Robert Schumann (1810-1856)
Arabesque in C Major, Op. 18 (1839)

The quintessential Romantic composer Robert Schumann distinguished himself in all musical genres, but may well be most admired for his character pieces for solo, piano. At the time he composed Arabesque, he was visiting Vienna where he hoped to make his future home with his love, the extraordinary young pianist Clara Wieck. At the time, however, Clara’s father forbade the union and Schumann would not yet encounter the musical fame he hoped to establish in that eminently musical city. Hence, while composing during his sojourn, the young Schumann oscillated between hope and despair, the ultimate Romantic polarity some commentators find in the emotional makeup of Arabesque itself. Schumann’s letters of the time reveal that he had intended the piece to help him “rise up and become the favorite composer of all the ladies of Vienna,” writing in a special style that he indicated by such sensitive titles as “Flower Piece” and “Arabesque.” Schumann wrote, “the titles say all there is to know, and I am quite blameless that the stems and fronds are so frail and delicate.” Arabesque is one of Schumann’s consummate poetic miniatures, a rondo that features a recurring refrain with interludes of contrasting character derived from the main theme. Truly an organic interlacing of musical foliage as its title suggests, it concludes with an even more delicate coda, a final poignant transformation of the central theme.

Ludwig van Beethoven (1770-1827)
String Quintet in C Major, Op. 29, “The Storm” (1801)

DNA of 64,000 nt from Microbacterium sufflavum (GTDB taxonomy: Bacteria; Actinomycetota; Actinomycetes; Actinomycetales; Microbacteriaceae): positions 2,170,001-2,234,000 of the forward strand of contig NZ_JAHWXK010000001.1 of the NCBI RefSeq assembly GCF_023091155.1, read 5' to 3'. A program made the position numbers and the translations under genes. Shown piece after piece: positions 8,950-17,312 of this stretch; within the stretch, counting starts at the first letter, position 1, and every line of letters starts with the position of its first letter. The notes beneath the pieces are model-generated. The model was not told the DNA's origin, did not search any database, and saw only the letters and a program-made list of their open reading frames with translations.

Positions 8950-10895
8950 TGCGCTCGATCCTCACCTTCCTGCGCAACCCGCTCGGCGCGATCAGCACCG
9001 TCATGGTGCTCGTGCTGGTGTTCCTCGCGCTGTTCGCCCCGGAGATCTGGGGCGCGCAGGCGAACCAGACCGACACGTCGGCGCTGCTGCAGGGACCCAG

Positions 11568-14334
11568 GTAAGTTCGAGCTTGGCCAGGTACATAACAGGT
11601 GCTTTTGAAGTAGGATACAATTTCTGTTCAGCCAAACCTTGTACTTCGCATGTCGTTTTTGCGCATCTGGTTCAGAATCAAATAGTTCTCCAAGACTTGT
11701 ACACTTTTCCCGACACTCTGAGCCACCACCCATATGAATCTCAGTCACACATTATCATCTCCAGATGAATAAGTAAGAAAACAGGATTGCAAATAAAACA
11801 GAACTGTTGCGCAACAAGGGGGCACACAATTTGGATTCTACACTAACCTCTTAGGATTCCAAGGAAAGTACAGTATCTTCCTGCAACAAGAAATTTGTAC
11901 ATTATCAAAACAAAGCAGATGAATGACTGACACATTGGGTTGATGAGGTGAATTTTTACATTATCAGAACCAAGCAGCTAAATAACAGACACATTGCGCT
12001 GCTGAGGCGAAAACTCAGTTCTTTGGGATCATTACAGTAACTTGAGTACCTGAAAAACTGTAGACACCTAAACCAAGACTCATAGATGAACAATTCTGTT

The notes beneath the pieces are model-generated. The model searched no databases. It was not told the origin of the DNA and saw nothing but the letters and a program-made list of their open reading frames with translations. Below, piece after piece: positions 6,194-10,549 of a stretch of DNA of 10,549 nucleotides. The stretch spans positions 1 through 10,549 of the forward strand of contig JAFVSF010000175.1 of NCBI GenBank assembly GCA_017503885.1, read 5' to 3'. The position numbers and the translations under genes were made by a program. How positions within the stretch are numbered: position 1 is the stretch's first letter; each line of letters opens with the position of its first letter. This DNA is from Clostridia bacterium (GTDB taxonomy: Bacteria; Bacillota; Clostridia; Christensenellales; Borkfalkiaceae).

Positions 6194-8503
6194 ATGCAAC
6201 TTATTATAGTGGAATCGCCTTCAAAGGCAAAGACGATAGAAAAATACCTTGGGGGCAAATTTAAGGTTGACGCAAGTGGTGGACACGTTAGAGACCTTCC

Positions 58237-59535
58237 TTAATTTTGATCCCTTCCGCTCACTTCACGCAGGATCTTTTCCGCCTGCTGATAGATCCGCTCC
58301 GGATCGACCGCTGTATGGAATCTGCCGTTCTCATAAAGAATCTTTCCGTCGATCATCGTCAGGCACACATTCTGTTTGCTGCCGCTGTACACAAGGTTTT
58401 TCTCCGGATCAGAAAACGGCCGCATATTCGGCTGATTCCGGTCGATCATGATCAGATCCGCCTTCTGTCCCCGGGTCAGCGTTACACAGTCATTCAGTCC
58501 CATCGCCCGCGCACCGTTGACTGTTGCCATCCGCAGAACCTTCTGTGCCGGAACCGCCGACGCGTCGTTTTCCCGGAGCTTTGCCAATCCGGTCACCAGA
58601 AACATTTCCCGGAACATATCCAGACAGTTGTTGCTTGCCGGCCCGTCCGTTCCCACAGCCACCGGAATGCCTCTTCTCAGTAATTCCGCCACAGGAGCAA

When Beethoven composed his only full-length string quintet in 1801, he was beginning a transition between his early and middle stylistic phases, moving from Classical mastery towards a new kind of epic innovation that would define his mature artistry. The years of 1801-1802 witnessed Beethoven confronting the ironic and devastating fate of losing his hearing, eventually prevailing with heroic resolve. This transitional period finds Beethoven composing his second symphony, his third piano concerto and the marvelous Op. 29 String Quintet known by the nickname “The Storm.” Overshadowed by the fame of his string quartets and the string quintets of Mozart and Schubert, Beethoven’s quintet is rarely performed, a special treat to encounter. It is a large-scale work leveraging the great skills Beethoven honed writing his previous string trios and quartets and, like Mozart’s quintets, features an expansive richness due to the sonority and independence of the lower strings enhanced with a second viola.